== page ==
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Research Report

Water, crises and conflict in MENA:: how can water service providers improve their resilience?

Loan Diep
Tim Hayward
Anna Walnycki
Marwan Husseiki
Linus Karlsson
Copyright Date: Oct. 1, 2017
Pages: 72
OPEN ACCESS
https://www.jstor.org/stable/resrep02734
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Table of Contents

  1. (pp. 9-12)

    Waves of conflicts in the Middle East and North Africa (MENA) region have left an estimated 56.6 million people in need of humanitarian assistance (UNICEF 2017e). The conflicts and resulting political and economic crises have physically affected entire societies with casualties and infrastructure damage, as well as causing the displacement of 22 to 24 million people (IOM 2016). The protracted nature of conflicts has reduced governments’ and communities’ abilities to cope with cumulative impacts over time. These have increased the burden on already-vulnerable water systems and have cast a shadow over the region’s development.

    The conflict in Syria alone has...

  2. (pp. 13-18)

    Here, ‘vulnerability’ is referred to as the state of susceptibility to harm from exposure to shocks and stresses, and from the absence of capacity to adapt (Béné et al. 2012; Adger 2006). In the context of this research, exploring ways for service providers to strengthen resilience (and by extension service provision systems) requires the identification of these pre-existing vulnerabilities. The following are the range of pre-existing challenges in MENA which we identified.

    MENA has been one of the most arid regions of the planet for several thousand years (Greenwood 2014). Today, the region is home to about 6 per cent...

  3. (pp. 19-23)

    The nature of crises in affected areas which are served by particular water systems have determined the nature of the responses by different actors – many of which were new actors who intervened to support local providers. Some responses highlighted below are directly relevant to zones of conflicts where bombing has caused casualties and damaged infrastructure, whereas other responses are more relevant to zones of migration. The paper is centred on the resilience of formal service providers (ie utilities that are either state or privately owned) but given the important part they play in service provision other actors’ roles are...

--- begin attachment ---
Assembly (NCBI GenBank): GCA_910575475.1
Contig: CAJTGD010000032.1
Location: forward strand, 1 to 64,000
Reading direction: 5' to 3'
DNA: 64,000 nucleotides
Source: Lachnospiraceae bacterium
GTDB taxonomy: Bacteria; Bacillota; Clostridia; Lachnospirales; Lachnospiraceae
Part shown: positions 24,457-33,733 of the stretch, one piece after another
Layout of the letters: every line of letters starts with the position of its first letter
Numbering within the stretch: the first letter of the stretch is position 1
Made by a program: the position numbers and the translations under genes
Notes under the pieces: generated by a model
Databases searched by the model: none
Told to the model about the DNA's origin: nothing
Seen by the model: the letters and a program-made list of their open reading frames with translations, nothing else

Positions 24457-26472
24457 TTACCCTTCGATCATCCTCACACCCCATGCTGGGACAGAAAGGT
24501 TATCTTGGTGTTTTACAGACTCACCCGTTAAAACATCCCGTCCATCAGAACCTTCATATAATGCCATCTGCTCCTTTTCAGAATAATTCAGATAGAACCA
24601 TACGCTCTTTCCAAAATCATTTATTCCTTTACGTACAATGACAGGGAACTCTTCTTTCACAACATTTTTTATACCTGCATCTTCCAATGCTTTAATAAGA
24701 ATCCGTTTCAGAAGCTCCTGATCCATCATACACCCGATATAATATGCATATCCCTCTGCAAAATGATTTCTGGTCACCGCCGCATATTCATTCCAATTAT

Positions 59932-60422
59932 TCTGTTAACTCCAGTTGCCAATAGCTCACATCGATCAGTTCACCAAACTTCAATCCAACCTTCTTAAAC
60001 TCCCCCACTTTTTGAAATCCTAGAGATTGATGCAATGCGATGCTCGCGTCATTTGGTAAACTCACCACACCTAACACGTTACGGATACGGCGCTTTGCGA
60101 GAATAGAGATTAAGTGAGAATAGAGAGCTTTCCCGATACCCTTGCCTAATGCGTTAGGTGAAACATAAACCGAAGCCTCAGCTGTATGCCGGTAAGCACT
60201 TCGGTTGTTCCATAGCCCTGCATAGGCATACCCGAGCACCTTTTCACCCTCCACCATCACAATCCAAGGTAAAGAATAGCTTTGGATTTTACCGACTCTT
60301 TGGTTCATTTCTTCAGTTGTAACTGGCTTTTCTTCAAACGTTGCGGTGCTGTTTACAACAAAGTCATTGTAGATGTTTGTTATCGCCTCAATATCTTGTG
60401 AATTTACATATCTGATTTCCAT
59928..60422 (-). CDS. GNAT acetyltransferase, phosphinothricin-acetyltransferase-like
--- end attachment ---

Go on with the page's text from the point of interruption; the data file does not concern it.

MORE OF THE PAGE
4. (pp. 24-30)

    This chapter aims to analyse the range of initiatives undertaken by service providers through a resilience perspective. It explores the difficulties faced by different actors in responding quickly. It also analyses how responses can help service providers to be more resilient, and questions the extent to which such responses have been able to address pre-existing vulnerabilities or prevent them from increasing.

    In many countries, the absence of contingency plans to safeguard infrastructure and equipment from exhaustion has led to the lack of availability of alternative watersupply mechanisms, emergency wells, or the lack of spare equipment and materials on several occasions....

  5. (pp. 31-36)

    This chapter describes examples of resilience and successful adaptation practices that have enabled both rapid response during emergency and stabilisation/development where embedded issues are addressed. In this last case, these examples aim to highlight how utilities and actors supporting service provision have attempted to break cycles of vulnerability. Resilient utilities have been able to provide immediate responses to shocks, thereby needing less external support.

    Resilience is assessed through the perspectives of sustainability, equity and resource efficiency. While some measures taken might have enabled sustaining service provision, such measures would not be resilient if not economically, socially and environmentally sustainable over...

  6. (pp. 37-39)

    Our study has identified and analysed a wide range of responses that have been made throughout the MENA region to ensure that populations impacted by various crises over recent years have access to at least an acceptable level of water service provision. Some responses have worked well and others less so.

    The key lessons learnt and summarised below are aimed to be applicable not only to the traditional short-term emergency response of humanitarian organisations, but also the medium- to long-term more structural support to utilities that also helps to build resilience (both ‘soft’ and ‘hard’).

    Emergency plans and contingency stocks...